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Tuesday, July 16, 2024

Invisible, Intelligent, Intrusive

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Chandni U
Chandni U
Assistant Editor

Intelligent Voice Assistants have made great strides, but some are questioning whether all the automation is worth sacrificing one’s privacy.

As we embrace Intelligent Voice Assistants in homes and companies, we can observe their technological evolution and dark side.

Hey, Alexa. Do you know Siri?
Only by reputation.
Hey, Alexa. What about Bixby?
I am partial to all AI.

The world is starting to populate with AI, and the voice concierges are beginning to be a community of their own. These intelligent voice assistants (IVA) have evolved systematically with technological investments for decades.

The voice family tree

It all started in 1960, when Joseph Weizenbaum, an MIT professor, invented the first natural language processing computer program. Soon after, IBM developed a Shoebox voice-activated calculator. A decade of voice recognition software followed. Harpy, a master of 1000 words, was another addition to the lot, able to understand sentences that a three-year-old could.

Tangora was also IBM’s voice-recognizing typewriter with a vocabulary of 20,000 words. Finally, the first real virtual assistant was Simon, created by IBM with digital speech recognition technology. Programmed with cognitive computing technology, including AI, Machine Learning (ML), and Voice Recognition, these IVAs identify and learn from data inputs and can predict user needs. Today, the world has Siri, Alexa, Bixby, Nina, Viv, and Mycroft.

Tracing the technological roots

There was a time when manual punch cards were used to store data and instruct the machine. With the advent of the programming era, the destiny of IVA was written. Although they were built around vacuum tubes, they were bolstered by the invention of the transistor and the microprocessor.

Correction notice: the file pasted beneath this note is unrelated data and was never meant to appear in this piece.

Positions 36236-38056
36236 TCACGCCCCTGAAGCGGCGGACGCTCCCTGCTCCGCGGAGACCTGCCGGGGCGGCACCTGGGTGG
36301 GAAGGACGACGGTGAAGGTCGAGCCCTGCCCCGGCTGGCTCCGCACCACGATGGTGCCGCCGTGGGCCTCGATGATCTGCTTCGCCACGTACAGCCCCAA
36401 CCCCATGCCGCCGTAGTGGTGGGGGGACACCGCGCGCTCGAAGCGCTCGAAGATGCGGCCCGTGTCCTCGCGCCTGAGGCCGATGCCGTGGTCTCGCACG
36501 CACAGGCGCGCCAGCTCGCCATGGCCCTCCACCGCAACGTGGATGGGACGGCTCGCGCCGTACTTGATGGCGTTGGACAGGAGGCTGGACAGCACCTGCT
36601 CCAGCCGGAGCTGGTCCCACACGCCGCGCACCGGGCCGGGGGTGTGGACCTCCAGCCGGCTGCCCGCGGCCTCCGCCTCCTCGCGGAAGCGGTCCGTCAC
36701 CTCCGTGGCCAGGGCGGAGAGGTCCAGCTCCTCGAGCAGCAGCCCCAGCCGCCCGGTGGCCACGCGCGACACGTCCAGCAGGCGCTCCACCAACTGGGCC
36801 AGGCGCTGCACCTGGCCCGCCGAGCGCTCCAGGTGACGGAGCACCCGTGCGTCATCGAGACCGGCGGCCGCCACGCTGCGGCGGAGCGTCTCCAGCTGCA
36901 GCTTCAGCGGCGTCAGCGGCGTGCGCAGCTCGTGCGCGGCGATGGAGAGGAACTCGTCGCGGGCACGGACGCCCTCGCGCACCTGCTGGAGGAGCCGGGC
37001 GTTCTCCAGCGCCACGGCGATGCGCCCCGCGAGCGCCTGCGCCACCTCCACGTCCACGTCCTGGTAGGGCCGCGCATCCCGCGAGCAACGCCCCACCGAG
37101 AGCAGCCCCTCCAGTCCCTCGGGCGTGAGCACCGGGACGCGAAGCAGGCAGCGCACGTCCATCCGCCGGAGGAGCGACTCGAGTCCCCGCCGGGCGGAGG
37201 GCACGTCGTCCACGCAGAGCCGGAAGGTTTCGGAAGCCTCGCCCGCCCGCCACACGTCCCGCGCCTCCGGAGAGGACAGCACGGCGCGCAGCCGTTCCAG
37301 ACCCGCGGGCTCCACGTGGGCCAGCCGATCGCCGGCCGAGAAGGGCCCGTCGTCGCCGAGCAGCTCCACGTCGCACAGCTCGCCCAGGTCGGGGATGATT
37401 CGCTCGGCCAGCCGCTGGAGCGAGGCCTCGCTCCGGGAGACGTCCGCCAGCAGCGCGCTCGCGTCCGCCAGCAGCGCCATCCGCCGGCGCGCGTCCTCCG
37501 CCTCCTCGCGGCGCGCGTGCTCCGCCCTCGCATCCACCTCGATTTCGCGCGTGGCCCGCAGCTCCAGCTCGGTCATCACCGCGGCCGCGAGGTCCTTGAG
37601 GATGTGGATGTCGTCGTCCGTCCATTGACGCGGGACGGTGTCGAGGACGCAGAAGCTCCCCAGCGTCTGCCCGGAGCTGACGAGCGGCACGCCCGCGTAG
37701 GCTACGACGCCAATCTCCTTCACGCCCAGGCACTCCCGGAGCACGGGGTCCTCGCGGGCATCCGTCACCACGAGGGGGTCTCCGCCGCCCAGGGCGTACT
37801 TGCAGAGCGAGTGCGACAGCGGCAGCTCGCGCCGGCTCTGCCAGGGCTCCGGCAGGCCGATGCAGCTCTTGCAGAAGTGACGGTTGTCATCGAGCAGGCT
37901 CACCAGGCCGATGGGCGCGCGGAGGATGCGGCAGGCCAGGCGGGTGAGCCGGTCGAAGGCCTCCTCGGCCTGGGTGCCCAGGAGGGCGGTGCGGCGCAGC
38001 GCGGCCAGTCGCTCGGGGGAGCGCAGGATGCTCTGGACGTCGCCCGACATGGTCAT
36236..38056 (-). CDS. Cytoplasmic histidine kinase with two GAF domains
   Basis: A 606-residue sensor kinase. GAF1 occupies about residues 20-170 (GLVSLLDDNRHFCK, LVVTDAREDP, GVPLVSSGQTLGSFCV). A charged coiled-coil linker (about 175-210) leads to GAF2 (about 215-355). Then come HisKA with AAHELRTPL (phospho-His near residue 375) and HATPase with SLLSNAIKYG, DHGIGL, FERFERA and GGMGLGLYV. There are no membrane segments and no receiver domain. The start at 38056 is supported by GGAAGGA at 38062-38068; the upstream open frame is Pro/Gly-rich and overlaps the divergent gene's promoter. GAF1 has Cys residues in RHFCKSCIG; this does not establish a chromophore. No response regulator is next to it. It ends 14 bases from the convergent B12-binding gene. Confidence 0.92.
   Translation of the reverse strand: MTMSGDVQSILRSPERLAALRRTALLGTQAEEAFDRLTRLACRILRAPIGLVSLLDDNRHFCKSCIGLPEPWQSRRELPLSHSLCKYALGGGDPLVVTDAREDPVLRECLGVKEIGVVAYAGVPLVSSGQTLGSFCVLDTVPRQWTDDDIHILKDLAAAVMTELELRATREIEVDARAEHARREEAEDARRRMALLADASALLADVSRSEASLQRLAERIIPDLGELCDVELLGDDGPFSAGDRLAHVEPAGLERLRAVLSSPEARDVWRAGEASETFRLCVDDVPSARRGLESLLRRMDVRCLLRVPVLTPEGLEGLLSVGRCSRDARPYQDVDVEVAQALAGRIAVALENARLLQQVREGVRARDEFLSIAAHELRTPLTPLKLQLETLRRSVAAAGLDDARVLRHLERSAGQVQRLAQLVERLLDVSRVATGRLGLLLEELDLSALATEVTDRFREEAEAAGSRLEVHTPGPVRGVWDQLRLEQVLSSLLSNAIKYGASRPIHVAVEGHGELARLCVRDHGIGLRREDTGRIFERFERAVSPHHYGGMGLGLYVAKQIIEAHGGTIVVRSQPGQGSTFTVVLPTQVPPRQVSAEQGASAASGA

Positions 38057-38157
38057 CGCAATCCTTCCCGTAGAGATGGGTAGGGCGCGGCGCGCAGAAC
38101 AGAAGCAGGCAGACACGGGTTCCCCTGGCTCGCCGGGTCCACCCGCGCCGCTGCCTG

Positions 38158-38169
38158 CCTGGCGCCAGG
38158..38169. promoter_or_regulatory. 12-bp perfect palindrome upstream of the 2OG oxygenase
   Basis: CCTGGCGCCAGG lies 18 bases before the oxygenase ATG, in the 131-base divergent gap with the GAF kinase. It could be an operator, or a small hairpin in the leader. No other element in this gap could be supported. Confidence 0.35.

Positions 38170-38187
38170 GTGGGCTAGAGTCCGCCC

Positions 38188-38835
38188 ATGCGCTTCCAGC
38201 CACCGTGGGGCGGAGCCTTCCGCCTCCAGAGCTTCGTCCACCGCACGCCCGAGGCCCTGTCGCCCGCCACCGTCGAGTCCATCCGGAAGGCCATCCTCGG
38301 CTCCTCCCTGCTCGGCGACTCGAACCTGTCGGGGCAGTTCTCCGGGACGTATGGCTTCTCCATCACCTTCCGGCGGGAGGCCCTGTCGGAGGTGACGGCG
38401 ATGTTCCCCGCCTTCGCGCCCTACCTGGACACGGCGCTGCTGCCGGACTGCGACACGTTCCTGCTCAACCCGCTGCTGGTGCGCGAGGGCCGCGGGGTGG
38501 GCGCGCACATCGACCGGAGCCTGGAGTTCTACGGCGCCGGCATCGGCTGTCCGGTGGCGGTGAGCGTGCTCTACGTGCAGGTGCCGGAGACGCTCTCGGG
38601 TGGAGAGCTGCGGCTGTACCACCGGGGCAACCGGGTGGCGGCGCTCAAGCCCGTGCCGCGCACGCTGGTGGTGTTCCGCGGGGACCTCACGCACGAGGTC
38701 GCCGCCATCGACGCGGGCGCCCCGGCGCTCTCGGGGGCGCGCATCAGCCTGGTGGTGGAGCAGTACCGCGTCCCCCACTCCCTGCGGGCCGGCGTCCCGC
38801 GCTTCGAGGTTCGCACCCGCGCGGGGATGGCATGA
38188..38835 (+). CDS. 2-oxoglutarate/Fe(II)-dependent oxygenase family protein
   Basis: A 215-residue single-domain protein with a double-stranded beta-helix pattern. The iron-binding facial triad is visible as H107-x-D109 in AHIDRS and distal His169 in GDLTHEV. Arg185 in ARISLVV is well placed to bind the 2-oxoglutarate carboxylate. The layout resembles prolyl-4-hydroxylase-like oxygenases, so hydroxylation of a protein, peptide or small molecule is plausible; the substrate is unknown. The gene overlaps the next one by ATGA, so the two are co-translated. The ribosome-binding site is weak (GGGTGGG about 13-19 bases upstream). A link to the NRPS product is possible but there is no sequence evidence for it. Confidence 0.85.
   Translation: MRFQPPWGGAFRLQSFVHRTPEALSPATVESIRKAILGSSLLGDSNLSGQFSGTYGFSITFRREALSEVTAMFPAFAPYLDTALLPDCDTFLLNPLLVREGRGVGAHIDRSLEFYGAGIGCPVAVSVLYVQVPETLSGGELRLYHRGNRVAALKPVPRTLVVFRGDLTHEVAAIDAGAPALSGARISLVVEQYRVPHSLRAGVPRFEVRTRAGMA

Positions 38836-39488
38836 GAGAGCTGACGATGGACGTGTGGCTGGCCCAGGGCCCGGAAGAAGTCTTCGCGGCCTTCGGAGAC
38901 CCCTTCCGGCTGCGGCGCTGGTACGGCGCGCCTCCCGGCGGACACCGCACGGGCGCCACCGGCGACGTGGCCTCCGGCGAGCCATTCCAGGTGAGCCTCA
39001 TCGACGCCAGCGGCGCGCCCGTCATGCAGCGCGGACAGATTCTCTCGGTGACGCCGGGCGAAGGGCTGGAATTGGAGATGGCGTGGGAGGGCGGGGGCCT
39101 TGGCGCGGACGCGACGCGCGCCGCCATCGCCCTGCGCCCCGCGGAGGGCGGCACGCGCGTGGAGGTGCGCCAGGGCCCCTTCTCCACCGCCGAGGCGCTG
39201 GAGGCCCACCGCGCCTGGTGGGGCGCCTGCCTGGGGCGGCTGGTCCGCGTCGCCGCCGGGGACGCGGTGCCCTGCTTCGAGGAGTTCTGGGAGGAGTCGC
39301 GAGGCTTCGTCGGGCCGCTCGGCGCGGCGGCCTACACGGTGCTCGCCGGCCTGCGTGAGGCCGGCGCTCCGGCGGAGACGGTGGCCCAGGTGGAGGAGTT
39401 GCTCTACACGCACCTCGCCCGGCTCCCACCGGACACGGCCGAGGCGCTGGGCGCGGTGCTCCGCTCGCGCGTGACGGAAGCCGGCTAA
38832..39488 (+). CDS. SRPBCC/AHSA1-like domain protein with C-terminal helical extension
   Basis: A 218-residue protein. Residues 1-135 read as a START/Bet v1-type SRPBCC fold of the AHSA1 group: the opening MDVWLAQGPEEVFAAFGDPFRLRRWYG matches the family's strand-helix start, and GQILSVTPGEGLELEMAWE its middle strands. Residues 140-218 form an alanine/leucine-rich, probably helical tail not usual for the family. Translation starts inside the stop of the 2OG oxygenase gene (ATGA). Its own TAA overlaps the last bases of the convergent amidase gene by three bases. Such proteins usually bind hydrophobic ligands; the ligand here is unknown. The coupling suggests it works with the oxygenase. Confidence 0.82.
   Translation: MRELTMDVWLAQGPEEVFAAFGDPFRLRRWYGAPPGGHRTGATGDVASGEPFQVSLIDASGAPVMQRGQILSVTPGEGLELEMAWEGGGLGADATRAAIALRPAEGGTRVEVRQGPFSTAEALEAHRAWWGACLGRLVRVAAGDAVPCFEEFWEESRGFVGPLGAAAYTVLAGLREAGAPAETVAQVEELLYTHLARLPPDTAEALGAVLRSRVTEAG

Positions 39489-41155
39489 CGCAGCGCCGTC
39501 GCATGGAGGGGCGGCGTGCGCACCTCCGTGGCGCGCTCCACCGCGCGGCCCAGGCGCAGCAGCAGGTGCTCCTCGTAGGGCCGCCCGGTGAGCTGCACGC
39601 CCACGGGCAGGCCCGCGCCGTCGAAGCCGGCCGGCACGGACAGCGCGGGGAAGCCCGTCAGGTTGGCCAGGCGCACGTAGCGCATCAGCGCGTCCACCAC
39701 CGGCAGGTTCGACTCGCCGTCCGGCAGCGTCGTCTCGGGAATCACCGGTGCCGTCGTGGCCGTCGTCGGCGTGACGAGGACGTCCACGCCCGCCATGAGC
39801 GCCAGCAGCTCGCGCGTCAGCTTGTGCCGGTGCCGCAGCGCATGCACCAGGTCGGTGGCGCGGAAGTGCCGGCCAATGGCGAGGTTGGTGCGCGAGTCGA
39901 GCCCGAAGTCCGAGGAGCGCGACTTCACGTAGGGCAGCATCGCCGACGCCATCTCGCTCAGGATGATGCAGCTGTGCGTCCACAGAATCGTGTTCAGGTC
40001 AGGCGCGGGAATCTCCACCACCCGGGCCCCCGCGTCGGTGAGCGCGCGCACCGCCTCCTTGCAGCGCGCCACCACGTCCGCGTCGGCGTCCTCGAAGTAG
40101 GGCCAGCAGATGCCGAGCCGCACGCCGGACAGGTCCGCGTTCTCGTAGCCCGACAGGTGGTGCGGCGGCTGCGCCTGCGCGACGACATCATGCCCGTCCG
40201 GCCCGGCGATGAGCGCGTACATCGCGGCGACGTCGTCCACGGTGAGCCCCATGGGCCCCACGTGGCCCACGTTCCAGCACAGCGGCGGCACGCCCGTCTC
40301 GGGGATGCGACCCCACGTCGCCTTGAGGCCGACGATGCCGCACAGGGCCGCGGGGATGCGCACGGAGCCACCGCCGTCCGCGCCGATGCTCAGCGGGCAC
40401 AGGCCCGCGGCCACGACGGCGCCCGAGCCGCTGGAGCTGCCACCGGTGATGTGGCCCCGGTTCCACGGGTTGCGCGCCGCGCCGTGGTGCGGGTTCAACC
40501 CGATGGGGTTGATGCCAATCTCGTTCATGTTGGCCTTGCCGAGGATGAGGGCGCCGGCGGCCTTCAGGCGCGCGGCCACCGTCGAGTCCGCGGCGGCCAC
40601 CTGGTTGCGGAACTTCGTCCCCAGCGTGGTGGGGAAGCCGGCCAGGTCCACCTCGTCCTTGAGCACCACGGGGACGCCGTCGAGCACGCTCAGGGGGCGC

The Cognitive Computing (CC) phase brought the simulation of the human thought process into a computerized model. Leveraging self-learning systems, CC used natural language processing, pattern recognition, and data mining to try and imitate the human thinking process.

Having succeeded in emulating the human brain in terms of parallel processing and associative memory, CC  demonstrated pattern recognition, robotic control, and emotional intelligence. It was a lauded technological feat that raised a twinge of fear.

The engineering behind CC developed context-based hypotheses with ML, offering the industry an in-depth understanding of how these voice assistants were built and their ability to interact with humans.

Making of the voice

After processing the human command based on datasets, an IVA converts the voice to text with NLP, creates a reply, and converts it back into voice. Soon, developers took a step further as the demand for IVAs skyrocketed, and they decided to create large Deep Neural Networks (DNNs) to address the then-new challenges.

An open infrastructure model called DjiNN was developed for DNN as a service, and Tonic Suite consisted of seven end-to-end applications, including image, speech, and language processing.

Also Read: Explained: Knowledge Graph in ML

Apart from NLP, a lesser-known AI technology powers these intelligent assistants, called Natural Language Generation (NLG). This algorithm creates the text and speech responses of VAs like Alexa, Siri, and Google Assistant.